The London InterBank Offered Rate (Libor) is the usual benchmark rate of interest used when financial institutions lend money to each other in the wholesale or interbank money markets. LIBID is the equivalent bid rate to LIBOR – i.e., the rate at which the banks earn interest on deposits with other banks. The wholesale market’s main purpose is to allow banks to adjust their liquidity position quickly, covering shortages by borrowing from banks with surpluses and reducing the need for them to hold large amounts of liquid assets. It is not open to the retail market. Unlike the central bank base rates (to which deposit and borrowing rates for ordinary individuals are normally geared), which change only rarely, Libor moves constantly (it is officially fixed at 11am every day). This makes it a far better measure of short-term interest rates, and as a result, it has become the rate in relation to which other floating rates of interest are set. Rates on other loans and floating rate bonds are often quoted as being a number of basis points (a hundred basis points is equal to 1%) above Libor.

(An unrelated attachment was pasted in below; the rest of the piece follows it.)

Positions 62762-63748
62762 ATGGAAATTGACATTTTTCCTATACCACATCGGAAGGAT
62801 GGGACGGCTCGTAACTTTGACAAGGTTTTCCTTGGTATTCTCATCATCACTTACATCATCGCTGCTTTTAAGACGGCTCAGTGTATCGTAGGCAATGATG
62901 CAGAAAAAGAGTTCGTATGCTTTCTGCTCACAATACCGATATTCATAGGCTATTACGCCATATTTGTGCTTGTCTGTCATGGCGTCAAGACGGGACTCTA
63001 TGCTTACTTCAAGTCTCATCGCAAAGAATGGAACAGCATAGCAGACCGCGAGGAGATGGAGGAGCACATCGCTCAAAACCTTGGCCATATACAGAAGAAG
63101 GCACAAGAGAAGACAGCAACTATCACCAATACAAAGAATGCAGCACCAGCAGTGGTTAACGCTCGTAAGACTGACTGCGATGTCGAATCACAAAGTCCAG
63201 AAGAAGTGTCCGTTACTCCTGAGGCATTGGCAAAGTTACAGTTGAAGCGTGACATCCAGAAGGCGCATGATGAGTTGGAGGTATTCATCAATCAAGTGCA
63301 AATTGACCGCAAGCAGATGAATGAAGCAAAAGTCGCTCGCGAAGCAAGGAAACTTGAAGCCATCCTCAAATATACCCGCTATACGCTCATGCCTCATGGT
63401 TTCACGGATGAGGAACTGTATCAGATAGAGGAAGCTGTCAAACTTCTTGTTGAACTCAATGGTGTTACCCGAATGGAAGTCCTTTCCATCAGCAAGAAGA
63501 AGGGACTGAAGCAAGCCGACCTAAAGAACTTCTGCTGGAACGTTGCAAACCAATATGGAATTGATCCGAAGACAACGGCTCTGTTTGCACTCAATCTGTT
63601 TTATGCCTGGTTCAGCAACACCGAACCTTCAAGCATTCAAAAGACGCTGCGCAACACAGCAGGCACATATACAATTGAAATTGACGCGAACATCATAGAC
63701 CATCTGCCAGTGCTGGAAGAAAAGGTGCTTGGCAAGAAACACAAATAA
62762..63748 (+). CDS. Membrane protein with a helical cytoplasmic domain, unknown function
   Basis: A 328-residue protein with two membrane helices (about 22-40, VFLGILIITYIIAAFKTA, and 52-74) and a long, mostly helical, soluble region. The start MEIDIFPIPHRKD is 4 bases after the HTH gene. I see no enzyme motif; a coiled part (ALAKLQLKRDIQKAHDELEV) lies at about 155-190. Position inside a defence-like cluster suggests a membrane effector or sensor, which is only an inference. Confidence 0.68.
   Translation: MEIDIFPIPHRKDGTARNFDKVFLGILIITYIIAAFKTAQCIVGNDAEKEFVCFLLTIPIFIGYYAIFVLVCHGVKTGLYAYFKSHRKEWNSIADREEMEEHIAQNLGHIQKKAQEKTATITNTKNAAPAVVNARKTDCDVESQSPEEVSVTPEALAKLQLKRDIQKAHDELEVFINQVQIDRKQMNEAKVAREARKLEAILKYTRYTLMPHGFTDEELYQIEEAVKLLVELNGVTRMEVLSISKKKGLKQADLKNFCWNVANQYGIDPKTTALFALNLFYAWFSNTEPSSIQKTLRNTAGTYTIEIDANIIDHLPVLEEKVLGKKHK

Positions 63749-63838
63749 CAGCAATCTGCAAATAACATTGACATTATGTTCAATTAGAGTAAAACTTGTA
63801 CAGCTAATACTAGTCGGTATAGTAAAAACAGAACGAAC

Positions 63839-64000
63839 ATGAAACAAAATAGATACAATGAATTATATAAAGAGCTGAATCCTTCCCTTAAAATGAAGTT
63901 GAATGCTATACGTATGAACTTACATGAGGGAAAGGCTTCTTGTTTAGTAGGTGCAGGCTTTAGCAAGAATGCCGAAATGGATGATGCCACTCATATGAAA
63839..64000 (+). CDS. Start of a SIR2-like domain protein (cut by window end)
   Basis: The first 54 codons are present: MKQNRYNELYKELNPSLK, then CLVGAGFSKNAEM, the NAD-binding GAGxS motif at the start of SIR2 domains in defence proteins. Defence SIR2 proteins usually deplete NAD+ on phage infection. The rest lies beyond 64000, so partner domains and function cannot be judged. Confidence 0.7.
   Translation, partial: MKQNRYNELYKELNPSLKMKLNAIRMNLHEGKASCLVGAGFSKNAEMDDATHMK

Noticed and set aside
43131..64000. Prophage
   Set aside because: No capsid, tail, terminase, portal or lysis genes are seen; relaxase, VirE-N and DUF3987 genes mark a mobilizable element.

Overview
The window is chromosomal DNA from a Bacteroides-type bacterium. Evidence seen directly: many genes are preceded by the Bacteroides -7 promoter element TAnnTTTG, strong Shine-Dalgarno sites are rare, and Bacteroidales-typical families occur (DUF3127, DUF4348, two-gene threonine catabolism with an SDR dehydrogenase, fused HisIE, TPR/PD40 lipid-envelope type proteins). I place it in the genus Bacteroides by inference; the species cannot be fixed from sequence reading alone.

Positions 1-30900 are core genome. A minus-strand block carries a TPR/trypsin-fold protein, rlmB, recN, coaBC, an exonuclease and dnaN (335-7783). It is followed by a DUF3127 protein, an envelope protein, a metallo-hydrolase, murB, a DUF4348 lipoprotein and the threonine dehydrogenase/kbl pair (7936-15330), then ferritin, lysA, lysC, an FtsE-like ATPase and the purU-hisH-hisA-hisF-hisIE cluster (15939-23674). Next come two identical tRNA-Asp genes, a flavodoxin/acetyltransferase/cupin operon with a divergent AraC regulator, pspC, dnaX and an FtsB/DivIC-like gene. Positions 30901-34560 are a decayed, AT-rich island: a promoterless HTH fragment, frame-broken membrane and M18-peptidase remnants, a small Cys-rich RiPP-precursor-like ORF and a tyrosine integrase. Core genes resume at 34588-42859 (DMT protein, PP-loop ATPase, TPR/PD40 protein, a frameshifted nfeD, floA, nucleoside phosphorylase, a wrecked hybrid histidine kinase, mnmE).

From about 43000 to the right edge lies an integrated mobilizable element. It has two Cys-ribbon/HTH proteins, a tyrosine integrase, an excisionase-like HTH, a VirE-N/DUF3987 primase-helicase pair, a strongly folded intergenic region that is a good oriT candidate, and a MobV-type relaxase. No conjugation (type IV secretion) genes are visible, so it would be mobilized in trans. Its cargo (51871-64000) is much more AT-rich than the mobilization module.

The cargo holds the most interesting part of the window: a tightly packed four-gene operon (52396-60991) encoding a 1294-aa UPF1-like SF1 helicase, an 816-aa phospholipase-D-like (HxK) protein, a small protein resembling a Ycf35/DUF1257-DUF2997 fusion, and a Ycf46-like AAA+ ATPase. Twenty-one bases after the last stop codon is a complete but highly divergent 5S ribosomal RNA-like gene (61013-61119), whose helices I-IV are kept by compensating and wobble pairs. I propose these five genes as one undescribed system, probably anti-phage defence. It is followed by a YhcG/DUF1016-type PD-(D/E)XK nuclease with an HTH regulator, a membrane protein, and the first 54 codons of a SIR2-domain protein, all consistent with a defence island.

Today I spent the whole afternoon in meetings, then came out and penned a couple of descriptions. Phew. Time for a run now.
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